(b) We need to manage our natural resources because:
(i) The resources of the earth are limited and our population is increasing day by day.
(ii) The proper management of natural resources takes into consideration long term perspective and prevents their exploitation to the hilt for short term gains.
(iii) The proper management can ensure equitable distribution of natural resources so that all the people can benefit from the development of these resources.
(iv) The proper management will take into consideration the damage caused to the environment during the extraction or use of the natural resources and find ways and means to minimise this damage.
(a) The advantages of constructing dams across the rivers are:
(i) Water from a dam is used for irrigation in fields through a network of canals.
(ii) Water from a dam is supplied to the people in towns and cities through pipelines after suitable treatment. (iii) The falling water from the dam is used for generating electricity.
(b) The problems associated with the construction of dams are:
(i) Social Problems – Due to the constriction of high rise dams, a large number of human settlements are submerged in the water of large reservoir formed by the dam and many people are rendered homeless. This creates a social problem.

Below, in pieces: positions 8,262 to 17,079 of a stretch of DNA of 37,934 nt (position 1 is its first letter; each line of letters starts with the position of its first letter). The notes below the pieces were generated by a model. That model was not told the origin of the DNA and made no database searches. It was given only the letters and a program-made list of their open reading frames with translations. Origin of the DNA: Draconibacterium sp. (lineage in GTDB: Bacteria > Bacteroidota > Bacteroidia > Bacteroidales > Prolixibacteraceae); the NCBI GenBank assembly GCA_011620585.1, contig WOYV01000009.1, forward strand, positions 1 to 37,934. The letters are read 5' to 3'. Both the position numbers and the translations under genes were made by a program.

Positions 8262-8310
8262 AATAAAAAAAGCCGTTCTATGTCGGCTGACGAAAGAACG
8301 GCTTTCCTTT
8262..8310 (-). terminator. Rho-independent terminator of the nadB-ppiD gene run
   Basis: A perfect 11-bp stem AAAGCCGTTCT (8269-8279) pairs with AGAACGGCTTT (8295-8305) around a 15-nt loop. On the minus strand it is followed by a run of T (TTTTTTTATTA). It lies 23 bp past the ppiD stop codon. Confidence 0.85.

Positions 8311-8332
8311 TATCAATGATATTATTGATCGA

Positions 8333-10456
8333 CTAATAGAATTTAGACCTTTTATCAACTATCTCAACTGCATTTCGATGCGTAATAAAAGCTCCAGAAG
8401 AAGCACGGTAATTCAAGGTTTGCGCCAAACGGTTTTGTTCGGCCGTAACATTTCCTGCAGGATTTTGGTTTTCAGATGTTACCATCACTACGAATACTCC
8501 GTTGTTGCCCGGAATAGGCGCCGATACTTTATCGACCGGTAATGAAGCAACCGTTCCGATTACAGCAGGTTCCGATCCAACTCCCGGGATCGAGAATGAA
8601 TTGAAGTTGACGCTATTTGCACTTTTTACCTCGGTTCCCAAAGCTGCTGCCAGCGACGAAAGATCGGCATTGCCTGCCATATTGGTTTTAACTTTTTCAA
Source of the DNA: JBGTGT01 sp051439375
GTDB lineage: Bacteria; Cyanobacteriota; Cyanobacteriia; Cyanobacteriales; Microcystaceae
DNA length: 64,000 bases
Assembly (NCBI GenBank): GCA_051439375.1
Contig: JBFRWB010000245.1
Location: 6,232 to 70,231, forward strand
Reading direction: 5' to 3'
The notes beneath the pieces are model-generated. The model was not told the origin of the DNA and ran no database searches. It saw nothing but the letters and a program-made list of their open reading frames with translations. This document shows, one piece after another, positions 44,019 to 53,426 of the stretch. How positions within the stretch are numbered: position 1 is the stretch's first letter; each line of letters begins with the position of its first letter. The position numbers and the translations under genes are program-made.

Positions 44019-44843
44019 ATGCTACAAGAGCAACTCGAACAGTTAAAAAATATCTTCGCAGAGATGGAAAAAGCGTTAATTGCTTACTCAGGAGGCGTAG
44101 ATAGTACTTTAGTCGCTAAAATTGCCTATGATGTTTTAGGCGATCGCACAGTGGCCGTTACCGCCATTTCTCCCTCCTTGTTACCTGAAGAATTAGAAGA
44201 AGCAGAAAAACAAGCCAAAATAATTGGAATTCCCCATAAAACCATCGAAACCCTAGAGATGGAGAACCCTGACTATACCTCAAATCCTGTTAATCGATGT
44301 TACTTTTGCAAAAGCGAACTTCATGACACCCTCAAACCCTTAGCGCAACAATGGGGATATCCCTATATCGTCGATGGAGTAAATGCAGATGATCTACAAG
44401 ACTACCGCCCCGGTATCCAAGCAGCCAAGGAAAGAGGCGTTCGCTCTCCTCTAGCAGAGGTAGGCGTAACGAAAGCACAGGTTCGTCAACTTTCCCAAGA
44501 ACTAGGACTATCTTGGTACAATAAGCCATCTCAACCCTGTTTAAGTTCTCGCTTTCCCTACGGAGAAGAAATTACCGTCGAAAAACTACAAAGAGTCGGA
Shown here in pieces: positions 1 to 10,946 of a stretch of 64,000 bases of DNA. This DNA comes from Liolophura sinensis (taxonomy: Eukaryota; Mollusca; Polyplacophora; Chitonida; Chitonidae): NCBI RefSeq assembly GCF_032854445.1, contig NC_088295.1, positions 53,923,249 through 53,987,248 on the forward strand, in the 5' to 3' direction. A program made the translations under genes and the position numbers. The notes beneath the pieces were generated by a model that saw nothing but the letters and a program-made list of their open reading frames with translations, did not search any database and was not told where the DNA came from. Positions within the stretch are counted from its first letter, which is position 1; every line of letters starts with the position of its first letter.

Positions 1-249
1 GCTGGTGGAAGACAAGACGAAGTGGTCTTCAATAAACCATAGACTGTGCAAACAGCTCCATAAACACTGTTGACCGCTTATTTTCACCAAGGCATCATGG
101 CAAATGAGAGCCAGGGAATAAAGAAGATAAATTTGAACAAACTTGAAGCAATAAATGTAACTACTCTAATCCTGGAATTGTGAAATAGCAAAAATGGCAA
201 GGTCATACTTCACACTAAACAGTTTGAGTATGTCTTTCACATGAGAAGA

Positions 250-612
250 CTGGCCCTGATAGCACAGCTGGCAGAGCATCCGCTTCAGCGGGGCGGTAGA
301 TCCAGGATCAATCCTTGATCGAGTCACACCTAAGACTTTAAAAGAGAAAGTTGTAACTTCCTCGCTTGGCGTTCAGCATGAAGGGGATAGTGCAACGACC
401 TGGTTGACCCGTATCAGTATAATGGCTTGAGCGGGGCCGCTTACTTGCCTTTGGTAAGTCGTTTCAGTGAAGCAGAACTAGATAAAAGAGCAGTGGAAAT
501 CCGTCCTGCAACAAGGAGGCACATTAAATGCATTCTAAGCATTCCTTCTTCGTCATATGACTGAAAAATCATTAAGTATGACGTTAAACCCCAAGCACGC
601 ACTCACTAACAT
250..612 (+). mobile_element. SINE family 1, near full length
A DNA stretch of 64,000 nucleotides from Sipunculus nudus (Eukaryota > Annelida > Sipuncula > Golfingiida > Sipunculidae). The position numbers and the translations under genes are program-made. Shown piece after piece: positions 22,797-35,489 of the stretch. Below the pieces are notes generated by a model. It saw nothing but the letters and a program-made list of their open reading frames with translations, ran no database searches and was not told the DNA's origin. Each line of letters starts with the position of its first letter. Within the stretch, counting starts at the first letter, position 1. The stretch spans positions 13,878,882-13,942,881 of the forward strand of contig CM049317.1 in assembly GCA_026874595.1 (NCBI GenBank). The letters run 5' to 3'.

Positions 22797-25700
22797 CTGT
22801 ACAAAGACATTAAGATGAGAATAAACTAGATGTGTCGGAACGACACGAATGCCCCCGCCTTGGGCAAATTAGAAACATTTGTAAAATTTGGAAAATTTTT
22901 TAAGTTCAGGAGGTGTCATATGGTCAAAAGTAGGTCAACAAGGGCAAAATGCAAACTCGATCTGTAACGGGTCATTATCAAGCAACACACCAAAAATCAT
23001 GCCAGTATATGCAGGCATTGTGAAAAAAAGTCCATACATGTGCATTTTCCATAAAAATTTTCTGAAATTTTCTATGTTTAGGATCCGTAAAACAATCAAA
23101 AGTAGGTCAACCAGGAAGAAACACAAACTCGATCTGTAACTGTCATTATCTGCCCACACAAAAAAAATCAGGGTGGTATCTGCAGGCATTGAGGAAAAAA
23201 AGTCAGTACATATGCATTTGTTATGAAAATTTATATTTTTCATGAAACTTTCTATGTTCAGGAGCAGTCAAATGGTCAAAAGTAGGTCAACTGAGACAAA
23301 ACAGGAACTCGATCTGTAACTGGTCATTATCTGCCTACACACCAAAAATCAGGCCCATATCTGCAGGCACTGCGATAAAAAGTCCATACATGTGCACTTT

(ii) Environmental Problems – The construction of high rise dams on the rivers contributes to deforestation and loss of biodiversity. This is because of a vast variety of flora and fauna (plants and animals) get submerged in the water of large reservoir formed by the dam and disturb the ecological balance.
(iii) Economic Problems – Some people say that the construction of high rise dams involves the spending of huge amount of public money without the generation of proportionate benefits.
(a) The sources of water are – Lakes, Rains, Ponds, Wells and Glaciers.
(b) The river Ganga is polluted. The water of river Ganga is turned into a dirty watered rain by the discharge of untreated sewage and industrial wastes.